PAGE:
TEXAS CITY — The city has made more than $412,000 each year in revenue — about $1.4 million total — since the city began charging a fee to get on the Texas City Dike during summer weekends. That money, city officials said, then gets used to clean up the dike and add amenities, which have totaled about $841,000.
Revenue from dike fees is already at $161,546 for the 2013-14 fiscal year, with about $41,000 coming from the Memorial Day weekend alone, said Texas City Mayor Matt Doyle.
The money comes from the $5 fee the city charges for a day pass on Fridays, Saturdays and Sundays from March to October and on certain holidays. Because cleanup costs are increasing, the fee will be raised to $10 on certain holidays, Doyle said.
The fee was implemented in Sept. 2010. Revenue in the first fiscal year was $440,141, according to data provided by the city. In the 2011-12 fiscal year, revenue was $412,134, and in 2012-13, revenue was $427,715.
All that money is used to clean up and improve the almost 5-mile long dike, Doyle said.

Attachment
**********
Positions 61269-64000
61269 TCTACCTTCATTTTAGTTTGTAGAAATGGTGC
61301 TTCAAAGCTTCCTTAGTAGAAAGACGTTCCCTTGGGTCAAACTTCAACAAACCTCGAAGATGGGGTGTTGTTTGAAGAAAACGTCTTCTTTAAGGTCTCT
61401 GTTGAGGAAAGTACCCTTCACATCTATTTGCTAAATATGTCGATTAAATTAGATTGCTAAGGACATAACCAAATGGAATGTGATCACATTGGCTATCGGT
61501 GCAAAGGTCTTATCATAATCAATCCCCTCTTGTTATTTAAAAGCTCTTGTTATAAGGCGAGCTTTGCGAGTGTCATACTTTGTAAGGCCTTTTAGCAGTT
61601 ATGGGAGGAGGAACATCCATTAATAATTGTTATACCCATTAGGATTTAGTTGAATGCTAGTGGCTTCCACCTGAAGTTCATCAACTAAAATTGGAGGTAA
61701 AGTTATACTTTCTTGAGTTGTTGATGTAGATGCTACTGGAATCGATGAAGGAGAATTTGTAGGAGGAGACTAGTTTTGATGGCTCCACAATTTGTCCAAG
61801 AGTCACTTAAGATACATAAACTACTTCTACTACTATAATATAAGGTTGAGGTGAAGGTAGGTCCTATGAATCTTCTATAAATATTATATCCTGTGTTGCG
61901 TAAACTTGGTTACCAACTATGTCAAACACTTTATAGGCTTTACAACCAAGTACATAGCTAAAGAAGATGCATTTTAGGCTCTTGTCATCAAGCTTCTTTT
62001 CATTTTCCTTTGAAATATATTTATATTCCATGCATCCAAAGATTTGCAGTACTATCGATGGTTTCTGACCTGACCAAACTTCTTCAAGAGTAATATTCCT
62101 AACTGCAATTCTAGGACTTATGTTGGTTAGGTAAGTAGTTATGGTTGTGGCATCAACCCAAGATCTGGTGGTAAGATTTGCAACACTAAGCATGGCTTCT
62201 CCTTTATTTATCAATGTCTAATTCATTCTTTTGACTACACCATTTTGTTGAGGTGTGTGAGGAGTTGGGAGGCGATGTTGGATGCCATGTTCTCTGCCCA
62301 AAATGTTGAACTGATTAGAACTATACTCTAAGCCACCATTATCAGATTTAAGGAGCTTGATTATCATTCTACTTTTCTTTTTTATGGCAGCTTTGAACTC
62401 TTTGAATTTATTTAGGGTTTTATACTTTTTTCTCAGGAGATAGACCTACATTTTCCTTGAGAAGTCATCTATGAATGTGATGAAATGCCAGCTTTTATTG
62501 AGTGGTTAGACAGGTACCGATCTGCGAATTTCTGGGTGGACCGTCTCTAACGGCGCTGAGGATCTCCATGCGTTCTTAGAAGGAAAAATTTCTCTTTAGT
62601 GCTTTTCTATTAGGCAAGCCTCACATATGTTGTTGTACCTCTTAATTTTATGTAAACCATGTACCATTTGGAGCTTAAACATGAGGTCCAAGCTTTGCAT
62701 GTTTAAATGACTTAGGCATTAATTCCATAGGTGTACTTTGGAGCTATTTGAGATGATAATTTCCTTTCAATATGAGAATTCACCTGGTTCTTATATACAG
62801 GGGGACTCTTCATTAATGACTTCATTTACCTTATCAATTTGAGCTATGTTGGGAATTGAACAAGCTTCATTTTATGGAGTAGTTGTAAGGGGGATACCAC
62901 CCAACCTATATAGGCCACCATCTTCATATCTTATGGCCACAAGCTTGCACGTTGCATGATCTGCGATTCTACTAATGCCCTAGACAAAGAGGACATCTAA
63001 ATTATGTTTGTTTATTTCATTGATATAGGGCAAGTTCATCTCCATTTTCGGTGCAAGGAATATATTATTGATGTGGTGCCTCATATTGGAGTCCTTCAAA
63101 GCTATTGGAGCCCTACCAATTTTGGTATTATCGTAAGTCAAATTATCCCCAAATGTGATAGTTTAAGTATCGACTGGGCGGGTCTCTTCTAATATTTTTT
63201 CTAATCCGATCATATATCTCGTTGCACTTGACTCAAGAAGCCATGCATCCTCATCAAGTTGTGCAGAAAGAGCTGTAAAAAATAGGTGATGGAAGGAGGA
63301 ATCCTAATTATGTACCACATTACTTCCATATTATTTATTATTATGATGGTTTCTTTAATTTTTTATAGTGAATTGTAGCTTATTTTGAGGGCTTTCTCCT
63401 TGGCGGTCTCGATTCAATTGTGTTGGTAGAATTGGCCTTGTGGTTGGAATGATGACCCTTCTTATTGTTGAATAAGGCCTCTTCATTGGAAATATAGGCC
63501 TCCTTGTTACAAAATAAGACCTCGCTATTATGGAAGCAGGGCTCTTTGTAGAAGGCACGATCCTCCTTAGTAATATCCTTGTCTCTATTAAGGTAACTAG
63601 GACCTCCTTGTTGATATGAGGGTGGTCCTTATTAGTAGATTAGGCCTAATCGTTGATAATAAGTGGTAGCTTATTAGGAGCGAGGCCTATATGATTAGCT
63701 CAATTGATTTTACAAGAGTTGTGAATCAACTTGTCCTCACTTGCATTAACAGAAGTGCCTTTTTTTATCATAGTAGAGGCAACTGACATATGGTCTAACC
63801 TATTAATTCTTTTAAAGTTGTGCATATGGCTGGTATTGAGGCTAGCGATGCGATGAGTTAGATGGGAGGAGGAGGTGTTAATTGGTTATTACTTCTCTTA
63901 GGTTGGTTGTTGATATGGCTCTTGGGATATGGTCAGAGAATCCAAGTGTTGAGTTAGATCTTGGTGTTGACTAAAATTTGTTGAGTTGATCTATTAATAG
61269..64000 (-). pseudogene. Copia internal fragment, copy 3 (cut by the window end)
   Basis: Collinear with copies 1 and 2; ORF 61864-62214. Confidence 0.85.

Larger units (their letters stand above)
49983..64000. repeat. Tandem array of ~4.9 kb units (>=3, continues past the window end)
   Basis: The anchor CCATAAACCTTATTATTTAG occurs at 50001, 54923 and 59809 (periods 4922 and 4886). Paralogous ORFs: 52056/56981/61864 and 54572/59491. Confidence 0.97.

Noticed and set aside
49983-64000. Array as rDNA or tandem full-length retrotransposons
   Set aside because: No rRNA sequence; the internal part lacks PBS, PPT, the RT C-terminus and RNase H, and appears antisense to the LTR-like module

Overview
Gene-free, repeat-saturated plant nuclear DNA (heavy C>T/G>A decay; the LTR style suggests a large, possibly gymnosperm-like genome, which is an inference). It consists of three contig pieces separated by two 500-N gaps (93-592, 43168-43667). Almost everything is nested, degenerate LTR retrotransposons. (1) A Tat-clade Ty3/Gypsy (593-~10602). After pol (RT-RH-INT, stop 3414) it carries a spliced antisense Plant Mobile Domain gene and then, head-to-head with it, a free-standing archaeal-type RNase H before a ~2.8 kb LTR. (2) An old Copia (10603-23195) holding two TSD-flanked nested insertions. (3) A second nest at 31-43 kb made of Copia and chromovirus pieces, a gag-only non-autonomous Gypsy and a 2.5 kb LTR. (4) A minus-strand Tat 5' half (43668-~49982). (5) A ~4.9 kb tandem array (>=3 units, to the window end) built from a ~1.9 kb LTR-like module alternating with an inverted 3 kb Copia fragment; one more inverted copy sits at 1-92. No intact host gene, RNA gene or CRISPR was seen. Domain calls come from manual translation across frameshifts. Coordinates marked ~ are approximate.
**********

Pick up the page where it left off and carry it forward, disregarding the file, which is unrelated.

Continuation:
“We spend a tremendous amount of money on litter control and cleanup,” he said.
But what is left over is put toward amenities on the popular fishing dike. The city has put lights on the fishing areas and boat ramps, construction of a new fishing pier was finished late last year, and a new cleaning station at the end of the dike is being installed, among other things, Doyle said.
The city spent $89,193 on the dike in it’s first season of charging the fee with expenses of $284,377, $335,949 and $132,052, respectively, in the following years for a total of $841,571.
There is no running water or pluming on the dike, so the city can’t put in permanent restrooms, but there are portable toilets, Doyle said. And after reading about complaint in The Daily News about the toilets, Doyle said the city would be stepping up cleaning and maintenance of the toilets.
Charging a fee to use the dike had always been in the city’s plans, Doyle said.
It wasn’t until after improvements were done following Hurricane Ike that the city started getting users of the dike to pay for its maintenance instead of tax payers, he said.
“We needed to get the money we were spending of the tax payers dollars off the tax payers back and on to the users’ back,” he said.
Texas City residents can get a sticker from the city and for free admission to the dike, Doyle said.
The way the city is handling the fee and the cleanup is working well and is fair, he said.
“Citizens of Texas City get to use it for free because they are tax payers here, and the people from out of town who are using the city’s facilities are the revenue stream,” Doyle said. “And that is the fair way to do it.”